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>You can refuse to compromise on your rates, provided that you can afford to walk away if necessary.

This is very important advice, and I've applied it to car purchases, condo lease agreements, cable and phone contracts, you name it.

It's about leverage. If you have alternatives, and what the person on the other side of the table offers doesn't fit your needs, take your business elsewhere. You have to be prepared to leave or say no.

On the other hand, if you can't say no, then you don't have any leverage.

This is mostly true, but not entirely.

The key is the perception of the other party, not the actual reality of whether you can say no or not.

Robert Ringer's amazing (and must read) book, "Winning Through Intimidation." Talks about how he manufactured the perception of being able to walk away, and why image and perception are more important than actual circumstances.

It's of course much simpler to play the part of being able to say no, when you can actually walk away...but you can hack your own perception to believe you can walk away even if you can't, and pull it off... or you can be a good actor and take some risks...

Either way... The premise is true...but it's more about the story you are selling than anything else.

Would love to hear more about the book you mentioned "Winning Through Intimidation". Just marked as to read on Goodreads. What'd you like about it?

Where do I begin :)

My favorite quote from the book is...

"I didn't mean to cut off your hands, but I had no choice when you reached for my chips." This is his argument for DEMANDING a contract for every business deal, especially with friends or people you trust. (I admit I am not great at this...)

He opens with a theory that most successful people who claim "hard work and a positive attitude" drive success are lying. They are either too embarrassed to admit how easy it was for them...or they can't see the forest from the trees and really have no idea why they are successful.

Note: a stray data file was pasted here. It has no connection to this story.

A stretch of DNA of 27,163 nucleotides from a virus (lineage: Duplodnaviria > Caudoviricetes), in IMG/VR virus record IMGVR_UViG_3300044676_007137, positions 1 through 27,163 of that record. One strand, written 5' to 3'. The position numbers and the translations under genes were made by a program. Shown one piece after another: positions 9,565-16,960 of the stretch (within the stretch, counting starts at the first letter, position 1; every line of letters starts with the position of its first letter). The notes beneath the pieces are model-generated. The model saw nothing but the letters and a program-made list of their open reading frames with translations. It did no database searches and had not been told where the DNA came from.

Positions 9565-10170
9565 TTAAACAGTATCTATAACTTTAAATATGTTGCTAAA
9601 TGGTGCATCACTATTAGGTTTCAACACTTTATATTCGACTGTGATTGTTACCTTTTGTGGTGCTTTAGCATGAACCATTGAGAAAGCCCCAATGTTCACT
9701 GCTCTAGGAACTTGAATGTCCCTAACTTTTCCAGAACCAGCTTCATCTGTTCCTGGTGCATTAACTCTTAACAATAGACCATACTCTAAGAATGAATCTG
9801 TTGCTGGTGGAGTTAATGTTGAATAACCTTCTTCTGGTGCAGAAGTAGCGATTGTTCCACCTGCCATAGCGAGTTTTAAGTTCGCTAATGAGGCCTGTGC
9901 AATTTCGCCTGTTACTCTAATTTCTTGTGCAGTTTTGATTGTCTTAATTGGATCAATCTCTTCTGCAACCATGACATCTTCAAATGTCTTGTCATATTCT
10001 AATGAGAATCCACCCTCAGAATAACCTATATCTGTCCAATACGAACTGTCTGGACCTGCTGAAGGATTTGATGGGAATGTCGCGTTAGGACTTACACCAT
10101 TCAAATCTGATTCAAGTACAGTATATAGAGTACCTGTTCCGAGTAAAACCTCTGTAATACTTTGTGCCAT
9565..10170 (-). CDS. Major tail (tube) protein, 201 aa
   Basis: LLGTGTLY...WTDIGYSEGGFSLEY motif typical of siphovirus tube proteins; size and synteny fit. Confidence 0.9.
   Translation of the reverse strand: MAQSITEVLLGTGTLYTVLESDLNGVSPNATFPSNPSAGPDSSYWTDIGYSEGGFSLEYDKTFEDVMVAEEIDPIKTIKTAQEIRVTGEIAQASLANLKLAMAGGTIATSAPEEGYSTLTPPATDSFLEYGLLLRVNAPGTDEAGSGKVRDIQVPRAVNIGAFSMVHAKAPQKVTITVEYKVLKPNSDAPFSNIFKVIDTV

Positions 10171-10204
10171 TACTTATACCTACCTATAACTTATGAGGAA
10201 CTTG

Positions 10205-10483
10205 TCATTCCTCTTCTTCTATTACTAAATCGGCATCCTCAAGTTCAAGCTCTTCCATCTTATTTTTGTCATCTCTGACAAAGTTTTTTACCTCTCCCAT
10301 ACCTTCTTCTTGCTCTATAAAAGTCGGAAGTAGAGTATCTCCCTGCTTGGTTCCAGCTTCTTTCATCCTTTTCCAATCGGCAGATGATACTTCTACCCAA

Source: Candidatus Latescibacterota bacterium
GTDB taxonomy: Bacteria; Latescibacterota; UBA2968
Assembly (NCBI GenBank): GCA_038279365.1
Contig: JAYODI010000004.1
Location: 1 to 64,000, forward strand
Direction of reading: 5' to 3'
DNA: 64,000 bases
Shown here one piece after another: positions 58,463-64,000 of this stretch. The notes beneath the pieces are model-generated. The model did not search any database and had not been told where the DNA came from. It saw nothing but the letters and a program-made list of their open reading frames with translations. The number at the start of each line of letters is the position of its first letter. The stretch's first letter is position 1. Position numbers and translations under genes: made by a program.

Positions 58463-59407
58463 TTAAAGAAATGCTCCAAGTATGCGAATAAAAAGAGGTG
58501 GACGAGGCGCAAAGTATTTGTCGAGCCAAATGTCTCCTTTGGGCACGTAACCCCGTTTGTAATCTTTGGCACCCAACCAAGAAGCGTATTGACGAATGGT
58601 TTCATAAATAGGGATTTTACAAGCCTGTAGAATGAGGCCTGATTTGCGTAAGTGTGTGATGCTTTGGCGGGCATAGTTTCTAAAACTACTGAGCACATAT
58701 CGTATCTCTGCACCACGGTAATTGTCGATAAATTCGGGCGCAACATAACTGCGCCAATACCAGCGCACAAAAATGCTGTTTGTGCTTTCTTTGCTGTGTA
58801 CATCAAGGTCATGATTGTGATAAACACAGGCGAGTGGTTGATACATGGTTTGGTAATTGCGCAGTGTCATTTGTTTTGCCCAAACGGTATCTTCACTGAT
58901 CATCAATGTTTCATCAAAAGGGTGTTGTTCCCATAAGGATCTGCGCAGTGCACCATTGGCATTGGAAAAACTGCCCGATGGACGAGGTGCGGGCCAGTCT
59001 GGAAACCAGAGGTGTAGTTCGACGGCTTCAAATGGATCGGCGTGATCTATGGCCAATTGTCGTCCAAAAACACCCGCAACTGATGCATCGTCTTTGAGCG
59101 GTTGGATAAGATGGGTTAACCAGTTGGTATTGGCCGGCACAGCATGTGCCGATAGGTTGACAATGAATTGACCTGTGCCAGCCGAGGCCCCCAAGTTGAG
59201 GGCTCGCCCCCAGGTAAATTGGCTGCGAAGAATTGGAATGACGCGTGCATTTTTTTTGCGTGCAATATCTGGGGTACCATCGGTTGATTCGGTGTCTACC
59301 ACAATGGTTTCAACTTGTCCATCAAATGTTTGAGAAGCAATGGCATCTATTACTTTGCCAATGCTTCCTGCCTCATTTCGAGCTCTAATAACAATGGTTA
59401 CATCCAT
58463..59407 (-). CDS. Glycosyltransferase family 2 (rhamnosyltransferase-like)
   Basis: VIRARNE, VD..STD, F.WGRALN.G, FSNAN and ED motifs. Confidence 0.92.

He has a few key points that really stand out for me...

"The results you get from a negotiation are inversely proportionate to how intimidated you are."

"With every deal...The key is to hope for a good result, but expect a negative one. (otherwise you will get discouraged way too quickly and give up.)

Image is everything... "It’s Not What You Say Or Do That Counts, But What Your Posture Is When You Say Or Do it."

I wrote a few blog posts over the years about his book... http://www.davidmelamed.com/2012/11/19/robert-ringers-theory...


Edit: I have a few extra copies. Would be happy to mail one to the first two people who ask. Just find my email on my profile and email me.

I'd love to read that book, but I'm not comfortable giving out an address.

Do you have a link to amazon? I'm willing to buy the book and give you a little profit while doing so.

http://www.amazon.com/gp/product/0449207862/ref=as_li_tl?ie=... (affiliate link)

http://www.amazon.com/Winning-Through-Intimidation-Robert-Ri... (Non affiliate link)


I actually have a Prime account and Kindle so I was able to read the book for free using the Kindle Owners Lending Library.

http://www.amazon.com/Winning-Through-Intimidation-Robert-Ri... (kindle edition link affiliate free)

http://www.amazon.com/gp/product/B00KQZU7SY/ref=as_li_tl?ie=... (kindle edition link with affiliate id)

Doesn't seem to be available on Amazon, try on abebooks http://www.abebooks.com/servlet/SearchResults?sts=t&tn=Winni... it is a few bucks (book + shipping).

Booko lists 7 editions, latest one published October 2013: https://booko.info/works/65280 which is also the cheapest.

You are better off finding a local goodwill or used book store. It was a very popular book in the 70's and 80's...

I was able to find a used copy published in 2013 on Amazon :)

Sounds like a pretty interesting book. Is this the one? http://goo.gl/FXXRTy

"It's about leverage."

I highly recommend Winning Through Intimidation. It's not about what you think. I read it after someone else recommended it in another discussion on HN.


UPDATE: After posting this I read the sibling comments and see someone else also recommended the book. Seriously, read it!

> On the other hand, if you can't say no, then you don't have any leverage.

Yes. You can try to bluff, but someone might call you.

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